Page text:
FOR IMMEDIATE RELEASE 9-8-15
Contact: Tom McCarey
CONSUMER AFFAIRS COMMITTEE CHAIR GODSHALL HELD HEARINGS FOR ELECTRIC UTILITY DISTRIBUTION COMPANIES TO OPT-OUT FROM SMART METER ACT 129 REGULATIONS AS HE REFUSES TO RELEASE SMART METER RATEPAYER OPT-OUT BILLS FOR A COMMITTEE VOTE
September 1st, 2015, a true anomaly occurred in the Commonwealth of Pennsylvania regarding the right of redress for grievances before government, its legislature and regulating agencies. PA House of Representatives Consumer Affairs Committee Chair Robert W Godshall acquiesced to corporate demands by staging a hearing wherein testimony was presented by numerous vested corporate interests, i.e., EDCs (electric distribution companies) to air their grievances regarding relief from penalties ranging from $1 million to $20 million regardless of fault in not meeting energy efficiency and peak demand reduction mandates contained in Act 129 of 2008, AND their requests for opt-out privileges, which Godshall said the committee and the PA PUC would take under advisement.
The irony of the hearing that Representative Godshall chaired is that he REFUSES to allow committee voting for various opt-outs bills (past and present) for ratepayer consumers regarding Smart Meters (SMs) that 7 utilities are forcing on to them without regard for, nor concerns about, the problems AMI Smart Meters cause: fires, explosions, EMF/RF health problems due to non-thermal adverse reactions, plus consumers being liable for fire damage caused by SMs that insurance companies refuse coverage for and which utility companies blame on homeowners, when fires occurred after SM retrofits.
Contrasting the two situations listed above, one has to wonder where Godshall’s interests are to be found: with consumers’ affairs or with vested corporate interests, especially since his son, Grey Godshall, works as a manager for PECO/Exelon, the largest electric and natural gas supplier in the USA.
An issue that seems paramount to utilities is that “Act 129 allows EDCs to recover only the costs of implementing energy efficiency and peak demand reduction requirements and caps the cost of the combined programs at 2% of the EDC’s total annual revenues as of December 31, 2006. The law specifically precludes EDCs from recovering the revenue they lose due to customer usage reductions,” as the Energy of Pennsylvania Association president testified.
The Pennsylvania Chamber of Business and Industry Manager of Government Affairs dropped this little hint as to what ratepayers can expect: “It can then be reasonably projected that over the next three years, utilities will spend roughly an additional $735 million to comply with the new targets – all of which will be borne by ratepayers [consumers].”
Representative Evankovich, a member of the Consumer Affairs Committee, questioned the inequity in the system for business customers—not homeowner customers’ inequities—and how businesses that were energy efficient in the first place are now penalized under Act 129. Nothing was questioned regarding how consumers/ratepayers, who dramatically and negatively are impacted by SMs under Act 129, was ever addressed. It was all about corporate interests and “follow the money.”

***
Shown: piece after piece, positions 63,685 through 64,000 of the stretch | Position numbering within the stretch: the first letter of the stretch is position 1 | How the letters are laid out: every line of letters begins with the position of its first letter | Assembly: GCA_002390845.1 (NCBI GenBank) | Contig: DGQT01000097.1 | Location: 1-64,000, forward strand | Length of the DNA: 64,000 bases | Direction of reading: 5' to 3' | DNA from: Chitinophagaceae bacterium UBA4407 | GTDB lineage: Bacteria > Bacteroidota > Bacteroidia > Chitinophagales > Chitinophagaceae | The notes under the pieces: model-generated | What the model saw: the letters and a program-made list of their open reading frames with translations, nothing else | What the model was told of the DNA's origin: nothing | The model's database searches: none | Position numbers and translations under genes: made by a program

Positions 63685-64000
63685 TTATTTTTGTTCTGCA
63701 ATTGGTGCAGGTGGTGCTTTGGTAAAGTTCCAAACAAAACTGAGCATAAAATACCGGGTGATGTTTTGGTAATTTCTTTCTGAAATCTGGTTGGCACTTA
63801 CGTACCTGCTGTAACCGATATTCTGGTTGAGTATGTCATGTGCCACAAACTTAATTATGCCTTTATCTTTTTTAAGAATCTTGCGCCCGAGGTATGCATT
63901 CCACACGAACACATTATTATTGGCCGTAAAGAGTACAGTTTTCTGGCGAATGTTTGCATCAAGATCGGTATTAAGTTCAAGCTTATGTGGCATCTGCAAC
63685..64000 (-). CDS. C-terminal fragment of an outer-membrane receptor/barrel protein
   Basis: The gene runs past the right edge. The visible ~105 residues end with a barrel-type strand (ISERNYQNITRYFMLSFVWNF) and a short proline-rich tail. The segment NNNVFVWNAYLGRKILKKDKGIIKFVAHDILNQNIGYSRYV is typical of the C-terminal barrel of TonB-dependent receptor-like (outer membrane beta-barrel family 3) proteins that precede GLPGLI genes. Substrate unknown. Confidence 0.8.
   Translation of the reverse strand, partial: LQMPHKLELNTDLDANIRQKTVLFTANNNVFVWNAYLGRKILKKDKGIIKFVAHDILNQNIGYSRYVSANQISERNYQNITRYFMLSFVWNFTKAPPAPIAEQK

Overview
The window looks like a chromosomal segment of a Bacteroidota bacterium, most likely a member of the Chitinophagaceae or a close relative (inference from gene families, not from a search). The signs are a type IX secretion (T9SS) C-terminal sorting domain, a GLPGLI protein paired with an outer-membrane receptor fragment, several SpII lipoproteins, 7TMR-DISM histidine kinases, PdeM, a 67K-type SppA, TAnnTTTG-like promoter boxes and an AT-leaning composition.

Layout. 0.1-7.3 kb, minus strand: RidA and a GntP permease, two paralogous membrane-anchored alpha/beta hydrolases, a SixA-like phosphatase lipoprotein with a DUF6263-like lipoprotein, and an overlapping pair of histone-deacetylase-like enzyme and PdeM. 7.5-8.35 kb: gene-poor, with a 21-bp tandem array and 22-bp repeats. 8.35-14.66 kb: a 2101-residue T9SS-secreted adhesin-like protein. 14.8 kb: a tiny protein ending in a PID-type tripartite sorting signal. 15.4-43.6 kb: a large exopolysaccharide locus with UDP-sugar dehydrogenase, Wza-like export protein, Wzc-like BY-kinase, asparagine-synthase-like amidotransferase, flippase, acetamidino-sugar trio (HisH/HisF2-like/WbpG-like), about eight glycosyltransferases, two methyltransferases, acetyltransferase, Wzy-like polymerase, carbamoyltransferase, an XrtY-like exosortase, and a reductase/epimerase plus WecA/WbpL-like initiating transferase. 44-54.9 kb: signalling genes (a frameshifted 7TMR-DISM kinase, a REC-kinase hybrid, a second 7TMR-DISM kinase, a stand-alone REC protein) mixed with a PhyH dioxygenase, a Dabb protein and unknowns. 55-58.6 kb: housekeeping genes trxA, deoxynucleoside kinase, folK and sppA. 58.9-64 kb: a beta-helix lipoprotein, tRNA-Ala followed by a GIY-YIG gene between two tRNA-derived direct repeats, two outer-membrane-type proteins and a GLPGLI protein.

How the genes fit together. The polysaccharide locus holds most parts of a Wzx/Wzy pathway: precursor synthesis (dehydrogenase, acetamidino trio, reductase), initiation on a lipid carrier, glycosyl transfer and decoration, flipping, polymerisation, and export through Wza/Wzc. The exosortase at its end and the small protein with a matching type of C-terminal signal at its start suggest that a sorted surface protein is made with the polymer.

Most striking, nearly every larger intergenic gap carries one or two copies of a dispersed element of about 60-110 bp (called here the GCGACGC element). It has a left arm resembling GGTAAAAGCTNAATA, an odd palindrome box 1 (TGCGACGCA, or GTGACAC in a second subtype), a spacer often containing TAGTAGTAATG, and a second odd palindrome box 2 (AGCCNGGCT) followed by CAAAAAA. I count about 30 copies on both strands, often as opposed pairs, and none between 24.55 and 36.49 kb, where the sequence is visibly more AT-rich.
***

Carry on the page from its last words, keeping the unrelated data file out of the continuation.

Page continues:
Newly-appointed PA PUC Chairman, Gladys M Brown, testified that there are five changes coming to Act 129, all of which seemingly may have favorable impacts for Pennsylvania utilities and EDCs. However, nothing was said about favorably impacting ratepayers/consumers. Why?
The Director of Regulatory and Government Affairs for EnerNOC testified that “While EDCs can recover the direct costs of the Act 129 programs [apparently from grants and ratepayer rate hikes], they are not able to recover the lost revenue that results from less energy being used.” He went on to say, “If utilities can’t earn a return on this technology, they will be less likely to deploy it relative to traditional infrastructure investments for which they can earn a return.” What about ratepayers?
The Director of PennFuture Energy Center pointed to “Protect our existing gains—Any action that lowers the Act 129 budgets or lowers the EDC’s targets means that another program will have to do more. At a minimum, we should avoid weakening the program.” With regard to “Rethink our rate designs—In our restructured market, our electric utilities are in the business of selling electric distribution services, not electricity itself. They should be paid a fair price for the service they provide, but the rate design should encourage energy efficiency not waste.”
However, it was the testimony of the Industrial Energy Consumers of Pennsylvania (IECPA) that delineated what’s involved when he presented Slide 6 of his PowerPoint presentation regarding “Concerns and Facts About the Opt-Out,” which applies to power company suppliers, not ratepayer consumers—a BIG difference regarding the word “consumers.” Those Opt-Out Concerns, as appeared in the PP presentation, include:
• “Opt-Out reduces Residential & Small Business Participation
• Opt-Out will reduce large consumer energy efficiency
• Opt-Out allows consumers to collect grants & leave the Program without paying
• Opt-Out reduces energy industry jobs in the Commonwealth
• Opt-Out reduces funding to large consumer market segment
• Opt-Out allows large consumers to avoid investment in PA or energy efficiency”
How can EDCs present their grievances and be taken seriously regarding the impacts of Act 129 of 2008 when homeowners/ratepayers/
PASMA respectfully asks the Pennsylvania legislature to enforce Robert W Godshall’s recusing himself, as he apparently is playing favorites in not allowing Smart Meter Opt-out Bills to be called for a vote and also has a conflict of interest in his son’s employment with PECO/Exelon. Should there be a recall referendum instituted against Godshall?
If you would like more information about this topic, or to schedule an interview with a member of PASMA, please call Tom McCarey at 610-687-7607.